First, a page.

The Netherlands: economy continues to fire on all cylinders
Economic Quarterly Report
- The Dutch economy is expected to grow by 2% in 2016 and 2017
- Exports are suffering from the weak global economy, but are still growing
- Domestic demand continue to contribute to growth
- Labour market is still recovering, but has a long way to go
We expect the Dutch economy to grow by 2% both this year and next (table 1). As in 2015, the growth is broad-based, with contributions from both domestic demand and exports. While the international situation seems to have calmed down somewhat, the underlying international concerns have not gone away (see Global Economic Outlook). This means there is a real chance that economic growth will fall short of our current expectations.
Broad-based growth in the first quarter of 2016
With 0.5% GDP growth in real terms in the first quarter, the Dutch economy is clearly making progress after some weak quarters (figure 1). After two quarters of stagnation, private consumption is again contributing to growth. Housing investment rose strongly in tandem with the positive developments in the housing market, while business investment declined in the first quarter. Exports also increased strongly in the first quarter, which is somewhat surprising given the international uncertainties in recent months.
Exports still on track despite continuing international concerns
The growth in volume of Dutch exports in the past four quarters has been surprisingly strong given the slower growth in the global economy. This was due to strong growth in the export of services (figure 2), the majority of which relates to the export of the use of intellectual property (box 1). This high growth in services exports was responsible for the strong increase in exports during 2015 and the first quarter of 2016. As a result of the high level that exports attained at the beginning of 2016, the average level this year will be significantly higher than in 2015. This carryover effect will lead to relatively strong growth in total Dutch exports in 2016, and we expect total Dutch exports to grow by 4½% this year. The slower growth in the global economy, which is clearly visible in goods exports, will have less effect on total export growth. Without this powerful increase in services exports, export growth this year would be at least one percentage point lower. The same applies to imports, which are also being pushed up strongly by imports of services. The net effect of high growth in services exports on the current account balance and real GDP is therefore limited.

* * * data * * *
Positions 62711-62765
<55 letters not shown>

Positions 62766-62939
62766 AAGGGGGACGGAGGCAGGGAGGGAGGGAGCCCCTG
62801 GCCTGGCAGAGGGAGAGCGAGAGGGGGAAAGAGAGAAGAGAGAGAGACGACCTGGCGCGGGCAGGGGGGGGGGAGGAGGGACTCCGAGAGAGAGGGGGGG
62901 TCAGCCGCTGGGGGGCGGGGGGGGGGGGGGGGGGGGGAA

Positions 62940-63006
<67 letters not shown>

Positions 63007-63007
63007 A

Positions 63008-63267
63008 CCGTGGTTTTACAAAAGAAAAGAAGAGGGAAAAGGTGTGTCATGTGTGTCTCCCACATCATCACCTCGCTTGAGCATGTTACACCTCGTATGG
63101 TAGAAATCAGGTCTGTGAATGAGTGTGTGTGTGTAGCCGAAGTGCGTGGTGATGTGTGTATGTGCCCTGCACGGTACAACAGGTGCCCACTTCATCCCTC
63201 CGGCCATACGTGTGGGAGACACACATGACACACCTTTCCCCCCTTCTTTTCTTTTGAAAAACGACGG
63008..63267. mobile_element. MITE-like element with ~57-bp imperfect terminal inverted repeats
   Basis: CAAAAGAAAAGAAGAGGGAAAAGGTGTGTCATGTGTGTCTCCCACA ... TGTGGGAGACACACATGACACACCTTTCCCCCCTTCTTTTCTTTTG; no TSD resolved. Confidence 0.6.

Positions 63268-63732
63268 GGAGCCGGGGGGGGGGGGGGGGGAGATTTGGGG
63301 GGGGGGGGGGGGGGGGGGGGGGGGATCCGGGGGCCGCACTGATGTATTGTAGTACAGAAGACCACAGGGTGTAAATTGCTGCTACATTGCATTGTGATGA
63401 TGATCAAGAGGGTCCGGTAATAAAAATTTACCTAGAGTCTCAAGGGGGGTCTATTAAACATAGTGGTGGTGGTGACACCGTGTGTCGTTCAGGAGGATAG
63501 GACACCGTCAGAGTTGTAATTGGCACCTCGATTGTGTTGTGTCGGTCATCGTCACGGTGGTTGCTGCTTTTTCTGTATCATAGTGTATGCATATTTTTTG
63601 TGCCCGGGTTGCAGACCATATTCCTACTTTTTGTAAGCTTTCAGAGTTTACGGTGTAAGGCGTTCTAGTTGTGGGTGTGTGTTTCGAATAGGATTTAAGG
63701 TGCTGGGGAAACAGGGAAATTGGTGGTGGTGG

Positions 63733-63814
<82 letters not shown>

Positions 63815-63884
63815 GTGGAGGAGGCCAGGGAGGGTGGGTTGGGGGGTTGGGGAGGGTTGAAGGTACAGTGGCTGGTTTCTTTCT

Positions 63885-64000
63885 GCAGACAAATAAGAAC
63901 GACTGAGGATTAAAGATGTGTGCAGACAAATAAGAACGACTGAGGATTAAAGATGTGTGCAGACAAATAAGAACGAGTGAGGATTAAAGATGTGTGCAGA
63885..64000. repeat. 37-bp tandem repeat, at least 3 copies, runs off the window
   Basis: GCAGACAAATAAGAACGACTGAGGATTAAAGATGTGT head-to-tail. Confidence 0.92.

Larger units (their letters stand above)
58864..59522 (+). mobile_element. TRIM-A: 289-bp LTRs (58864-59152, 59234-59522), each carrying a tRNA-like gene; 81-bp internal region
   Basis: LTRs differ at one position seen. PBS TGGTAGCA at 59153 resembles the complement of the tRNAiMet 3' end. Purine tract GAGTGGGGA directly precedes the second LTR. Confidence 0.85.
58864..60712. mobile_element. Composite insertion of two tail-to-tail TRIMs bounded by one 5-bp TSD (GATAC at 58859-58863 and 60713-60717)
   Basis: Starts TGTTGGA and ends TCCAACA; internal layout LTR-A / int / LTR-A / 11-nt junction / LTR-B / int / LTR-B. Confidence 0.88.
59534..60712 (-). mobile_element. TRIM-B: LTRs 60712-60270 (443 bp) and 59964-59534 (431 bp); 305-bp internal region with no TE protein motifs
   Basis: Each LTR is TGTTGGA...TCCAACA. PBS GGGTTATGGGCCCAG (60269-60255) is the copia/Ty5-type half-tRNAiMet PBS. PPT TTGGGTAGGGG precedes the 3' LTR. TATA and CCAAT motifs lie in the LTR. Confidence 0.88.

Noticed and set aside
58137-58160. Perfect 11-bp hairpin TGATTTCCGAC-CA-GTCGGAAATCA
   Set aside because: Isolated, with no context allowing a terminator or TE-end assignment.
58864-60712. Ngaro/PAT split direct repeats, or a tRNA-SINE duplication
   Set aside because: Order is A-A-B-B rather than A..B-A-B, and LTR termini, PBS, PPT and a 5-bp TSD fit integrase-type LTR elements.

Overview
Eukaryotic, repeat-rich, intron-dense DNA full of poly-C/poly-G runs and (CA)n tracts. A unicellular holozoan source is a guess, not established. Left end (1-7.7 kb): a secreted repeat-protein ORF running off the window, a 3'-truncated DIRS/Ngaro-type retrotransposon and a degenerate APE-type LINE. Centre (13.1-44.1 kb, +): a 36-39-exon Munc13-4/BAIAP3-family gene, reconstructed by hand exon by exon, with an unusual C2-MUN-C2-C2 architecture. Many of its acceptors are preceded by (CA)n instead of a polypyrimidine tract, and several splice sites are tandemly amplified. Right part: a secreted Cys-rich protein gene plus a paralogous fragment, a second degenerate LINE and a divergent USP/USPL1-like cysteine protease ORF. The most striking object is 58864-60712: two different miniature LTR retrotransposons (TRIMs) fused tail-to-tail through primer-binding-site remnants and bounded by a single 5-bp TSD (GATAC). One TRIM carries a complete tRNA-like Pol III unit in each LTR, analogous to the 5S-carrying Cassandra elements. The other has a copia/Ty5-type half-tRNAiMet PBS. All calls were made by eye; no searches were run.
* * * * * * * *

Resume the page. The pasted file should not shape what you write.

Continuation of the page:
Box 1: Special role of intellectual property in services exports
In nominal terms, exports of services rose by 8.2% in 2015 compared to 2014, with 6.7 percentage points of this increase coming from the export of the use of intellectual property. This concerns payments received by Dutch companies for the use of intellectual property that they own, such as image rights related to franchises and trademarks, patents, computer software and audio-visual and artistic copyrights. It is a category of exports which is extremely difficult to forecast, its development in most cases probably does not correlate to the global economic cycle and it is largely driven by the fiscal climate in the Netherlands. The same fiscal climate was also responsible for services imports making a sizeable contribution to growth in 2015. On balance therefore, trade in the use of intellectual property does not add that much to Dutch GDP. However, this category does have a strong influence on the gross trade figures.
Despite an expected acceleration in the global economy in 2017, we expect export growth to slow next year. While growth in goods exports will accelerate, we do not think that the very high growth in services exports will continue. Total export growth in 2017 will therefore slow to 4%. Since the trade in services discussed in box 1 can be seen in both exports and imports, import growth will show the same pattern.
 Data on services exports are only available in nominal terms. The rest of this paragraph discusses the development of trade components in real terms.
Households are spending more, but are still cautious
One of the notable features of this period of economic growth is the increase in the volume of private consumption. This is due to higher real disposable household income, which is related to increased employment and higher real wages. People in work are also benefiting from the EUR 5 billion tax cut. Employment is expected to grow slightly faster next year, although wages will increase less in real terms as inflation will pick up again. There will also be no further tax cuts, so real disposable household income will rise somewhat less in 2017 than it did in 2016.
We expect to see a further increase in private consumption as a result of the strong increase in incomes, although the increase in consumption will be less than the increase in income in 2016 as well. Household savings will rise further, and savings will reach their highest level since 1998 (figure 3). Consumers may be somewhat less cautious next year as economic growth continues, but we believe that a high level of savings will become a permanent feature.
Box 2: The effect of savings on private consumption
Household savings is the portion of income that is not used for consumer spending. Savings as a percentage of income rose in 2009 due to the global financial crisis and the recession. Consumers have never really returned to spending since, and the level of savings has actually risen again since 2014.